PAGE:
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Formula for Counting Triangles


Date: 03/16/2000 at 19:16:55
From: Sebastian
Subject: Explicit formula for a set of numbers

Dr Math,

I have this extremely difficult math problem that I need to answer. I 
hope you will be able to come up with an explicit formula for this set 
of numbers. Part of the problem is finding the numbers, and then 
finding the equation is the second task. I will try to explain how to 
find the numbers as clearly as possible.

First, start out with an equilateral triangle one unit on a side. (It 
helps if you draw it as you read this.) Then, extend 2 of the sides of 
the triangle out for another unit and connect the bottom points of the 
extended lines. In the second row, if you make an "upright" 
equilateral triangle, an "upside down" equilateral triangle, then one 
more "upright" one you have 3 unit-side triangles in the second row. 
Counting the 1 in the first row, the 3 in the second row, and the big 
2-unit-side triangle, you have 5 triangles total.

So far, you have a total of 1 after the first row and 5 after the 
second row. Now extend the sides out again so the sides of the 
surrounding equilateral triangle (of all 3 rows) are 3 units. In the 
third row alone, you'll have 5 equilateral triangles (3 upright and 
2 upside down.) Counting all the unit-side equilateral triangles, the 
2-unit side triangles, and the surrounding 3-unit side triangle, 
you'll get 13 equilateral triangles.

Keep repeating the process of extending the sides and creating more 
triangles. I think that the fourth row has 27 total equilateral 
triangles counting everything:

           /\               
          /__\
         /\  /\
        /__\/__\
       /\  /\  /\
      /__\/__\/__\
     /\  /\  /\  /\
    /__\/__\/__\/__\

To recap it: 1 row = 1, 2 rows = 5, 3 rows = 13, 4 rows = 27, etc. 
You'll need to count probably to the 20 row, in which there are 
hundreds of them. Now what I need is an explicit formula relating x 
(the row number) and y (the number of equilateral triangles).

Thank you very much.
Sebastian


Date: 03/17/2000 at 17:02:26
From: Doctor Rob
Subject: Re: Explicit formula for a set of numbers

Thanks for writing to Ask Dr. Math, Sebastian.

If you count the number of upright triangles of each size, you'll find 
that these are (surprise!) triangular numbers, but the numbers start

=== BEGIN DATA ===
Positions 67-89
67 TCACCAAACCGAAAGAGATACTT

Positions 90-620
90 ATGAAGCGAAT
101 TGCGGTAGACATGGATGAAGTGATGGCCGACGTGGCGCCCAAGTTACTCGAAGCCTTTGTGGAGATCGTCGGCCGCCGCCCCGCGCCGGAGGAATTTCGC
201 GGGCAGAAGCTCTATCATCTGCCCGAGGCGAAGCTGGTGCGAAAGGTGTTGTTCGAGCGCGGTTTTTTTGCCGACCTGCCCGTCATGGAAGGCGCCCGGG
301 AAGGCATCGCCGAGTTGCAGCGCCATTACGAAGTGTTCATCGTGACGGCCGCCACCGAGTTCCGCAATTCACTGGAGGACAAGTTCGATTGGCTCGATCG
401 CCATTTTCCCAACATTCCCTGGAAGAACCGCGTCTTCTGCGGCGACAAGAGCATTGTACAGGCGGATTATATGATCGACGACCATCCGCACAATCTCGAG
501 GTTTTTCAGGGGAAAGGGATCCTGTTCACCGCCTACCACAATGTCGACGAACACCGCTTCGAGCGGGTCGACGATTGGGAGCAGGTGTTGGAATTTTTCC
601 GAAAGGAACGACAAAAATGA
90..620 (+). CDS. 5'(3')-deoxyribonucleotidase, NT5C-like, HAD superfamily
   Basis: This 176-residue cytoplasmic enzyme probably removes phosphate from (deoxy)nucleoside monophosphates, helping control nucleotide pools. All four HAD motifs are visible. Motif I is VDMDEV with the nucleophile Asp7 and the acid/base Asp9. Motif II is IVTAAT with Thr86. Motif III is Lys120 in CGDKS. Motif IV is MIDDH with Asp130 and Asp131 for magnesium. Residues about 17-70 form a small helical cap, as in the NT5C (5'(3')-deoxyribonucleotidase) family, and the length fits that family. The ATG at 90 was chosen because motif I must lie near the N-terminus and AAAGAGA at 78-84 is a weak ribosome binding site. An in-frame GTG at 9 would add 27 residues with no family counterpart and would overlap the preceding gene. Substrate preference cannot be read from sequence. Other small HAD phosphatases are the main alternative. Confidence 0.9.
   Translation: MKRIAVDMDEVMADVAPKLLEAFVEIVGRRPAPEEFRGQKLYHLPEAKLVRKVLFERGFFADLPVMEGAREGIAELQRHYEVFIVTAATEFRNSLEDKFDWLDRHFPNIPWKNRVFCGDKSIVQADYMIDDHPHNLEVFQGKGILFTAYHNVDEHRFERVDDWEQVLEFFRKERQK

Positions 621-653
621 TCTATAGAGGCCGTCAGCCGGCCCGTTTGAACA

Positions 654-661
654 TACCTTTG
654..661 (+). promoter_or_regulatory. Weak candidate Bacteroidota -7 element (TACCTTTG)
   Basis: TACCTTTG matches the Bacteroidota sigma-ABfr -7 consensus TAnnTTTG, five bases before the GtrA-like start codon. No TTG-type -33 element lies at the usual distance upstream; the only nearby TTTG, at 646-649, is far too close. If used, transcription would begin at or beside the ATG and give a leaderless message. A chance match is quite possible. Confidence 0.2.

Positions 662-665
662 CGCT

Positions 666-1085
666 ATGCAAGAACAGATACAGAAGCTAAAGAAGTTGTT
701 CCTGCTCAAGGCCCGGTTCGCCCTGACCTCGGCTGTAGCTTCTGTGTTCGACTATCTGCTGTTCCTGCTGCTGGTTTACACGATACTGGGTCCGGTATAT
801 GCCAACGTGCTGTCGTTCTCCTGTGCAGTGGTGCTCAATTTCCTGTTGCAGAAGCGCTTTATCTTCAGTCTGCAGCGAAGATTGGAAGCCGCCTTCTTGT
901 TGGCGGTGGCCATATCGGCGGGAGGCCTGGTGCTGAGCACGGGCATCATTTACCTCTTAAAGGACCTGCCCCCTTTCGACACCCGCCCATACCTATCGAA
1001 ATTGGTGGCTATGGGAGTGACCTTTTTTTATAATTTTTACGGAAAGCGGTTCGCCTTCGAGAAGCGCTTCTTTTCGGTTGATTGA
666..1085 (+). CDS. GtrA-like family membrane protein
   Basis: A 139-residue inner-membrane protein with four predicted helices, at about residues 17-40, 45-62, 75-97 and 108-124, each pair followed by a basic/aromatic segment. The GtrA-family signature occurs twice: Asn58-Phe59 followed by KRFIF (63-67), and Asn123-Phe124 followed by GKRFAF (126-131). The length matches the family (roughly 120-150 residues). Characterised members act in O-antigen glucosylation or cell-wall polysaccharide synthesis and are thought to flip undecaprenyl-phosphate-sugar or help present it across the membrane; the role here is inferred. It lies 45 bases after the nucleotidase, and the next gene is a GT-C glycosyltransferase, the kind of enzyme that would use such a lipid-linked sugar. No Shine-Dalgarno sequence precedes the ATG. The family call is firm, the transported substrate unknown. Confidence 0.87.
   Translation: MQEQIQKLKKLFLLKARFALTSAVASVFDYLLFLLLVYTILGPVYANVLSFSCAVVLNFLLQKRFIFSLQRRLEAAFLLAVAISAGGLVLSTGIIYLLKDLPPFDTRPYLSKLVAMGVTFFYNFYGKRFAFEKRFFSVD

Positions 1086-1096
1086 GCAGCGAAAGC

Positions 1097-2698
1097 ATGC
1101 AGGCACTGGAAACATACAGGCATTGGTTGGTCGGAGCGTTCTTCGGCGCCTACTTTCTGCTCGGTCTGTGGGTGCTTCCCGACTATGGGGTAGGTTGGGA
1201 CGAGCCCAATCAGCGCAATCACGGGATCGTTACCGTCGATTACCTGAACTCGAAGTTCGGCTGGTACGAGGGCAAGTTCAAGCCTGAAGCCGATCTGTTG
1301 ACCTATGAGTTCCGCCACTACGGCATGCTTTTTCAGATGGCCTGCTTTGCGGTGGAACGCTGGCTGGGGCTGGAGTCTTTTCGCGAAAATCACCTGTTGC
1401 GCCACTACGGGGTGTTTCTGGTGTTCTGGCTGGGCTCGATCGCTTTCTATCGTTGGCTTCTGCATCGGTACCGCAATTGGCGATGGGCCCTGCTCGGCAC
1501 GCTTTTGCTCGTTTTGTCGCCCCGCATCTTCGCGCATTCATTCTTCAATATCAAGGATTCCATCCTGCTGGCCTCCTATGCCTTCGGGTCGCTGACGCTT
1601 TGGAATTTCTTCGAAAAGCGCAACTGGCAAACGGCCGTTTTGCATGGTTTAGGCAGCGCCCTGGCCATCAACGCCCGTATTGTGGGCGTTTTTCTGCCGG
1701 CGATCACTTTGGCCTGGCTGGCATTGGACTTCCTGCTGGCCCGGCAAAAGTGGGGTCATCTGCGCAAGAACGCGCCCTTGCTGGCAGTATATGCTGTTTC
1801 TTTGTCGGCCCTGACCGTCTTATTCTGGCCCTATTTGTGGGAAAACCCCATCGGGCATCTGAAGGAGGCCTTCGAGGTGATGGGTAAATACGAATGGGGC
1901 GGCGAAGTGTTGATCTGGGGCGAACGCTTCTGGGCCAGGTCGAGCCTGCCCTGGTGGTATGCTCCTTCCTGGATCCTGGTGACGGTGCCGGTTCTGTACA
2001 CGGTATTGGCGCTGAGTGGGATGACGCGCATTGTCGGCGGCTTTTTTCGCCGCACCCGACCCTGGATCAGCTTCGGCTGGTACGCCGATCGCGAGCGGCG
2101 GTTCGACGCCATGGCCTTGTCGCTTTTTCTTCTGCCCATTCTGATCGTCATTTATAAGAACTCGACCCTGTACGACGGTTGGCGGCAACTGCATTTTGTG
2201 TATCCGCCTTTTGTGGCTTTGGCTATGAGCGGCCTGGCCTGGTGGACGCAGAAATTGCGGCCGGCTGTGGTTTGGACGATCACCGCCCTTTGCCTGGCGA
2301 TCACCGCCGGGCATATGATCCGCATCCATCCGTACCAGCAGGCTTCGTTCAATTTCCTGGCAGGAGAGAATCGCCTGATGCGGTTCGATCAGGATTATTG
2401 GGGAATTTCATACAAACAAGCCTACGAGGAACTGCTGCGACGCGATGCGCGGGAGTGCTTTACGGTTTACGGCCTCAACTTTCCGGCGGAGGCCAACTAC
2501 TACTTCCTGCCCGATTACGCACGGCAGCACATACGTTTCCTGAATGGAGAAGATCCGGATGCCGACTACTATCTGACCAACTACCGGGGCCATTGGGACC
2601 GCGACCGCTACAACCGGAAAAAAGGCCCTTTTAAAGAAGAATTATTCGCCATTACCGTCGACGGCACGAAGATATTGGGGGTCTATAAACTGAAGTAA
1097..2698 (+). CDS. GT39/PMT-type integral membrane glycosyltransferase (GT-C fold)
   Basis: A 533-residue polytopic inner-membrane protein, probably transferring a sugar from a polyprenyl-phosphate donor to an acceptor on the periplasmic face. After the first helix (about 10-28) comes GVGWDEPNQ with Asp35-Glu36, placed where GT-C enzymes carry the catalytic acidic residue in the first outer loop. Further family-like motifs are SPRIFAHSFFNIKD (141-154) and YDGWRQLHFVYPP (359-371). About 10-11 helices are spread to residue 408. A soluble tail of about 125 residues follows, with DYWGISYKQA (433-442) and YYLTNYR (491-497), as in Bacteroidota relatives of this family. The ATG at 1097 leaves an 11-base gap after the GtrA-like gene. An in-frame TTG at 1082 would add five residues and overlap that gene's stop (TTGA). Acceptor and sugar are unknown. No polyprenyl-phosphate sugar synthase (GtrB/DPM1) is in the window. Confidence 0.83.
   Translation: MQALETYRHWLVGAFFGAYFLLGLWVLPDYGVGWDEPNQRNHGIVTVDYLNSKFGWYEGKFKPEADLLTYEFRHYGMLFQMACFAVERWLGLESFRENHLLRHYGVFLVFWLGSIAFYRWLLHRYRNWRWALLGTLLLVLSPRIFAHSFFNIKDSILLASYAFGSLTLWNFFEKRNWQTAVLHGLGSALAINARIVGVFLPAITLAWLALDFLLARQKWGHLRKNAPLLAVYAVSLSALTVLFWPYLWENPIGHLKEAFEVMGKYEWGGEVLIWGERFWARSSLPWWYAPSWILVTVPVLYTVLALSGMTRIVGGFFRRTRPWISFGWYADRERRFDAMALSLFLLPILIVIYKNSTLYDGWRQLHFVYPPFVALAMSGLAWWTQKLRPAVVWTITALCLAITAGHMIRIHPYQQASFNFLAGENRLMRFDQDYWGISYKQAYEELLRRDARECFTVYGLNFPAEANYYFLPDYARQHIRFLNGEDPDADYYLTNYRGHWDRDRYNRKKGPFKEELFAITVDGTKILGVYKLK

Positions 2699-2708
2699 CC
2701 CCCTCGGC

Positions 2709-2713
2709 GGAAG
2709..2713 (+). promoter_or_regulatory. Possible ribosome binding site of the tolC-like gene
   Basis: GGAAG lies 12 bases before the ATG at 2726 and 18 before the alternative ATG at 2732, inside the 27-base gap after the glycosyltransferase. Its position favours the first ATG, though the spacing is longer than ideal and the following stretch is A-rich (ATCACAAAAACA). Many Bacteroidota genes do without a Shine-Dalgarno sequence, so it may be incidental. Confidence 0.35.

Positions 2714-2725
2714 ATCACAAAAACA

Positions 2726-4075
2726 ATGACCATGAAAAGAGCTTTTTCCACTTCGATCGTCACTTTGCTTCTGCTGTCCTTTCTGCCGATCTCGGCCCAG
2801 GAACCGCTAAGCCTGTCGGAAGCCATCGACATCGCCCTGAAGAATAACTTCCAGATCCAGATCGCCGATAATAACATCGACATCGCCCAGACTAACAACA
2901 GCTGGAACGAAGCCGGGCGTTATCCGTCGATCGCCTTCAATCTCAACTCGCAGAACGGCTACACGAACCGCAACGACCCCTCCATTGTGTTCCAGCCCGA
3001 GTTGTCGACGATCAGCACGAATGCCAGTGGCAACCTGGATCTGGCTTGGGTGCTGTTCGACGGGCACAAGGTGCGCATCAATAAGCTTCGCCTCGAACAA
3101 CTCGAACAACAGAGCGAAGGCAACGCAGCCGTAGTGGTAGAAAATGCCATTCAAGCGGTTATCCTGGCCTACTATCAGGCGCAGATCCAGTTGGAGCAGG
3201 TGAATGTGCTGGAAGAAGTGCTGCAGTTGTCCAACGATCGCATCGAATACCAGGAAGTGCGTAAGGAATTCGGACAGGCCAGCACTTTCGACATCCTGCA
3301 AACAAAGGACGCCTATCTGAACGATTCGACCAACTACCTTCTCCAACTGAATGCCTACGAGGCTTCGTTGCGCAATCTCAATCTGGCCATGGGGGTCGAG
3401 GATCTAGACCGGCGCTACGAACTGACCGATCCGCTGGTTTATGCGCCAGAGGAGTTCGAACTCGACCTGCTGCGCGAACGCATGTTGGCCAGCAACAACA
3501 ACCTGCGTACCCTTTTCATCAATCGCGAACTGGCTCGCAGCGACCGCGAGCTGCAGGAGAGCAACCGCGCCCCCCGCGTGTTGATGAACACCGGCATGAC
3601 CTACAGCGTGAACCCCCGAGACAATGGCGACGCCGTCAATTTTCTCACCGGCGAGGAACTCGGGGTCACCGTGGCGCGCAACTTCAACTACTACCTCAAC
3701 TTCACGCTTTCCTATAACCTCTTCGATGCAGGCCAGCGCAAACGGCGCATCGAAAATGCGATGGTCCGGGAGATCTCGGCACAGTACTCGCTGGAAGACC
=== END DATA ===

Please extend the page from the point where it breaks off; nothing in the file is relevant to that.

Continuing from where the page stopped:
one row farther down with each increase by 1 in their size:

     x \ size   1    2    3    4    5    6  ...  subtotal
      0         0    0    0    0    0    0  ...      0
      1         1    0    0    0    0    0  ...      1
      2         3    1    0    0    0    0  ...      4
      3         6    3    1    0    0    0  ...     10
      4        10    6    3    1    0    0  ...     20
      5        15   10    6    3    1    0  ...     35
      6        21   15   10    6    3    1  ...     56
      :         :    :    :    :    :    :           :

Each entry in this array is a binomial coefficient C(x-s+2,2). When 
you add up these binomial coefficients for s = 1 to x, you get the 
binomial coefficient C(x+2,3) for the subtotal of these.

Now if you count the number of upside-down triangles of each size, 
you'll find that these are also triangular numbers, but the numbers 
start *two* rows farther down with each increase by 1 in their size:

     x \ size   1    2    3  ...  subtotal
      0         0    0    0  ...      0
      1         0    0    0  ...      0
      2         1    0    0  ...      1
      3         3    0    0  ...      3
      4         6    1    0  ...      7
      5        10    3    0  ...     13
      6        15    6    1  ...     22
      :         :    :    :           :

Once again, each entry in this array is a binomial coefficient 
C(x-2*s+2,2). This time when you add them up, you don't get such a 
simple answer as before. In fact, you get two different answers for 
even and odd x. The facts that adding up triangular numbers, which are 
quadratic in x, gives a cubic in x, and this even/odd business, make 
it plausible that the formula you seek is of the form

     y = a*x^3 + b*x^2 + c*x + d + e*(-1)^x.

You might also take a look at 

  Counting Triangles
  http://mathforum.org/library/drmath/view/56194.html

Hope this helps!

- Doctor Rob, The Math Forum
  http://mathforum.org/dr.math/   
    
Associated Topics:
High School Number Theory

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